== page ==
TRUNCATE table example in PostgreSQL.

In a previous blog post, I selected records from the staging_assets table to insert into their respective table, depending on the type of asset. Let’s empty out this table, yet keep the structure in place for future uploads, using the TRUNCATE command.

Note: All data, names or naming found within the database presented in this post, are strictly used for practice, learning, instruction, and testing purposes. It by no means depicts actual data belonging to or being used by any party or organization.

I will be using Xubuntu Linux 16.04.2 LTS (Xenial Xerus) and PostgreSQL 9.6.4 for these exercises.


TRUNCATE removes all rows from either a table or set of tables. It is similar to an unfiltered DELETE (A DELETE without a WHERE clause for filtering) command with the exception that it is faster since no table scan is performed.

To start, I will retrieve a description of the staging_assets table as follows:

fab_tracking=> \d staging_assets;
                        Table "public.staging_assets"
       Column        |         Type          | Collation | Nullable | Default
---------------------+-----------------------+-----------+----------+---------
 pipe_id             | character varying(25) |           | not null |
 kind                | character varying(25) |           |          |
 pipe_jt_num         | character varying(25) |           |          |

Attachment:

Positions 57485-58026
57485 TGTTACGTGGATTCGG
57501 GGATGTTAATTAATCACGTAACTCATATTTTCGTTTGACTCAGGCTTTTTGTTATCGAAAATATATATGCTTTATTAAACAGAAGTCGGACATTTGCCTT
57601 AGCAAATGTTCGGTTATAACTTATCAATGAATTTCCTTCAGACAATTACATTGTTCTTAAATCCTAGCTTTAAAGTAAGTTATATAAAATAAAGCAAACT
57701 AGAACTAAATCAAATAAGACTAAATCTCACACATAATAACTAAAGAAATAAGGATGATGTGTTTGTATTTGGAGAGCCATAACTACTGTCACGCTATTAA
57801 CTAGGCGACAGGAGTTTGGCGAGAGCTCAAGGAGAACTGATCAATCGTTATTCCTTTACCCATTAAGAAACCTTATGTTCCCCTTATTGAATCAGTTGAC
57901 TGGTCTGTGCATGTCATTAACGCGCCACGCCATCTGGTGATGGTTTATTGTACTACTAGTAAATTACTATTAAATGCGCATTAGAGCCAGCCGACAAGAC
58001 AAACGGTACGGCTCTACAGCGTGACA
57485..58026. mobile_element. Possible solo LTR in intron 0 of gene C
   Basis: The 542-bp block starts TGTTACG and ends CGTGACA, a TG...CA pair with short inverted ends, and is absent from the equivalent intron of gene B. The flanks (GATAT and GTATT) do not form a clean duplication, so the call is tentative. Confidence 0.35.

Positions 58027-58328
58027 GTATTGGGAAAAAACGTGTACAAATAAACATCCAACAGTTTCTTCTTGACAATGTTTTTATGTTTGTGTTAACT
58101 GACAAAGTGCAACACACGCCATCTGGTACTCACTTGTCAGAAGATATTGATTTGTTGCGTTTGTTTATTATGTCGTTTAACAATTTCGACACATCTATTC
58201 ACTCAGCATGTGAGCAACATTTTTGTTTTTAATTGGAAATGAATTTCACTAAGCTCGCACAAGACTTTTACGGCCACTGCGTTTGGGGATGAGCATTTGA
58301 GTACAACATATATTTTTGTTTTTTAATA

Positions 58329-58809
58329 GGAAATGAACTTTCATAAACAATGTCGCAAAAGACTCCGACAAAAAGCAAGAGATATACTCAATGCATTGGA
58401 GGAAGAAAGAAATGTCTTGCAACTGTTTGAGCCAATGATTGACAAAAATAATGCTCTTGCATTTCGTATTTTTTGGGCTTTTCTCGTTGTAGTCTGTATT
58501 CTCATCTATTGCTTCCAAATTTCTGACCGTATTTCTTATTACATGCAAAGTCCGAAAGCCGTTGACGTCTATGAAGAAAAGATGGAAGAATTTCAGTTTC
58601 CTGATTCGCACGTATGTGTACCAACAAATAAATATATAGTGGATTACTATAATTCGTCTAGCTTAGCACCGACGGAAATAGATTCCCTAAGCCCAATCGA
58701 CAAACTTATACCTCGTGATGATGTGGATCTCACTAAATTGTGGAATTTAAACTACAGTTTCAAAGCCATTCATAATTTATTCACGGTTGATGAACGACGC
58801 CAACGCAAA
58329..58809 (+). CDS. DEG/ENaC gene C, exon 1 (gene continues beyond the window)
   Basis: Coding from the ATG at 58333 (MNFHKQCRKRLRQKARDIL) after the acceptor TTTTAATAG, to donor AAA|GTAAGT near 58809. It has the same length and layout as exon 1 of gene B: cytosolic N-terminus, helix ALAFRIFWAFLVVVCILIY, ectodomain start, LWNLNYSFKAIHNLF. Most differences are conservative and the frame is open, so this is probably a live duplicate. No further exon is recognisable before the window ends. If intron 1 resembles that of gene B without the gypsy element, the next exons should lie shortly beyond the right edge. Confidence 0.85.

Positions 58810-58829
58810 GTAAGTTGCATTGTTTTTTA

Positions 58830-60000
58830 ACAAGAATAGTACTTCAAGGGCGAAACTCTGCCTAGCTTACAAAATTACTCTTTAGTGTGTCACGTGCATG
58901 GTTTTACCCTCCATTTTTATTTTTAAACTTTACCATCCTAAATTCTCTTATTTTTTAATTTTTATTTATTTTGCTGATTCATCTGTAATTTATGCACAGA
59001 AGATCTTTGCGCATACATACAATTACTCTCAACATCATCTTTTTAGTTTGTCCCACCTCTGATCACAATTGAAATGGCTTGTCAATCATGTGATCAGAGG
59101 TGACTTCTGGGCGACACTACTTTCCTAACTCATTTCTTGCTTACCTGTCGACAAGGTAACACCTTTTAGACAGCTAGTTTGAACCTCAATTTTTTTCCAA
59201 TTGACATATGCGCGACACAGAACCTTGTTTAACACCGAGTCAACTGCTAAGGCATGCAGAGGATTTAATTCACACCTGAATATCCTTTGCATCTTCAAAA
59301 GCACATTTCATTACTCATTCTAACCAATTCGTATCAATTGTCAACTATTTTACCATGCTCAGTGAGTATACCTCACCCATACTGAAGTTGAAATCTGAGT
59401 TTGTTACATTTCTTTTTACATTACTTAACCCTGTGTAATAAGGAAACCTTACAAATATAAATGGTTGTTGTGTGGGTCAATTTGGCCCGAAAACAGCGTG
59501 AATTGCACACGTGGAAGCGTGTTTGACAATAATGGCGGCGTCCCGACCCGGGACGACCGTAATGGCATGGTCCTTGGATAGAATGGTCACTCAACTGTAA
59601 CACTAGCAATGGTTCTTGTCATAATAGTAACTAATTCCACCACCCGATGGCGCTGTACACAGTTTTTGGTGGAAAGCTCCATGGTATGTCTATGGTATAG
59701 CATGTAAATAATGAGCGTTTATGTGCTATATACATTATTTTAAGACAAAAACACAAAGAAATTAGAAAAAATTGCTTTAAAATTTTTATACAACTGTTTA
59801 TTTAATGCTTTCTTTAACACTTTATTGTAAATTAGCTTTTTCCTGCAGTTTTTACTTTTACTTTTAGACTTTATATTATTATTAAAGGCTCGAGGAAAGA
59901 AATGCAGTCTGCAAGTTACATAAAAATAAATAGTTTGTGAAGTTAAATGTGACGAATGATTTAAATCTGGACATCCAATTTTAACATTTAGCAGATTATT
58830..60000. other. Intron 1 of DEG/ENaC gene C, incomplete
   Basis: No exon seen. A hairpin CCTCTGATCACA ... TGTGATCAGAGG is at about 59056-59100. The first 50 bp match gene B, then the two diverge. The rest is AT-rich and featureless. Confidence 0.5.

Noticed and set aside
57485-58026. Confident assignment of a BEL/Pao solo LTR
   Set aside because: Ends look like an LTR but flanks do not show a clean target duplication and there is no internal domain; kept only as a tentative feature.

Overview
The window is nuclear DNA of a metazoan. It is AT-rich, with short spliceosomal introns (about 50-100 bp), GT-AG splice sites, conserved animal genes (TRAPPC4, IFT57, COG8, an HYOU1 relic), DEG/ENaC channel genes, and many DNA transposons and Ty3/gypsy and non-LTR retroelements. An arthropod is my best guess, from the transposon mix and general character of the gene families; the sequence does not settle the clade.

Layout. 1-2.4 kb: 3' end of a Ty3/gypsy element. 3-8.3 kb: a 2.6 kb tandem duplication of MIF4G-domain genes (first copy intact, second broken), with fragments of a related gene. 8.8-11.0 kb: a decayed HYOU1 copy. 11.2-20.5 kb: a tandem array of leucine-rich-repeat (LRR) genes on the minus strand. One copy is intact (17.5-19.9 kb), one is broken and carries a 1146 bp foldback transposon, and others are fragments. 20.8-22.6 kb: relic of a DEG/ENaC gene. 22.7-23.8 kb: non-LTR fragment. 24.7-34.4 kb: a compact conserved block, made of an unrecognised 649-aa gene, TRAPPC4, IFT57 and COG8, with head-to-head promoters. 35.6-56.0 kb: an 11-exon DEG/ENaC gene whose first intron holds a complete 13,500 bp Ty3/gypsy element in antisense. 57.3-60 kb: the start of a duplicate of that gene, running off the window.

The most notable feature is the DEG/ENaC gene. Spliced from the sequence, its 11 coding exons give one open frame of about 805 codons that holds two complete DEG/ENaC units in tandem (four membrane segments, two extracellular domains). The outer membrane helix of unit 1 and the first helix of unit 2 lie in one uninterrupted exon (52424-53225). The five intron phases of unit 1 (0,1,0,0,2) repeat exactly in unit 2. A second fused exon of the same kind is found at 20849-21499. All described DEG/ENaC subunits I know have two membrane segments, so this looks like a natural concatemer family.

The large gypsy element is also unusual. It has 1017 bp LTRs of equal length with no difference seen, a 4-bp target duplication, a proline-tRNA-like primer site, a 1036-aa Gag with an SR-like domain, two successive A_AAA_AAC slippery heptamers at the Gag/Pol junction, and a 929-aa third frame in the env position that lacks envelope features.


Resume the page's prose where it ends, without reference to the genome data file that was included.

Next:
pipe_heat           | character varying(25) |           |          |
 pipe_length         | numeric(4,2)          |           |          |
 pipe_wall_thickness | numeric(4,3)          |           |          | 0.000
 degree              | numeric(4,2)          |           |          | 0
Indexes:
    "staging_assets_pkey" PRIMARY KEY, btree (pipe_id)
Check constraints:
    "up_kind_chk" CHECK (upper(kind::text) = kind::text)
Triggers:
    distinguish AFTER INSERT ON staging_assets FOR EACH ROW EXECUTE PROCEDURE move_along()

We can see that there are no foreign-keys in this table. When using the TRUNCATE command, foreign-keys play a role in what records are removed from linked tables through those keys.
The below SELECT statement returns a total count of 45 records present in the table:

fab_tracking=> SELECT COUNT(*) FROM staging_assets;
count
-------
45
(1 row)

Basic TRUNCATE command syntax can be:

TRUNCATE table_name;

I will briefly touch on the available optional parameters:

  • RESTART IDENTITY: Will automatically restart any sequences owned by truncated table columns. (The staging_assets table contains no sequences)
  • CONTINUE IDENTITY: Does not change the value of any sequences. (This is the default.)
  • CASCADE: Automatically TRUNCATE any tables that have a foreign-key relationship with the named table. We checked for this above but will visit an example shortly.
  • RESTRICT: Will not TRUNCATE if any of the tables have foreign-key references from tables that are not listed in the command. (This is also the default setting.)

For this post, I will use an elementary TRUNCATE on the staging_assets table:

fab_tracking=> TRUNCATE TABLE ONLY staging_assets;
TRUNCATE TABLE

Note: By specifying ONLY before the table name, only that table is truncated.


And re-checking the count of records:

fab_tracking=> SELECT COUNT(*) FROM staging_assets;
count
-------
0
(1 row)

Returning a count of 0, the TRUNCATE command is successful.
Let’s make sure the table structure is still in place.

fab_tracking=> \d staging_assets;
                        Table "public.staging_assets"
       Column        |         Type          | Collation | Nullable | Default
---------------------+-----------------------+-----------+----------+---------
 pipe_id             | character varying(25) |           | not null |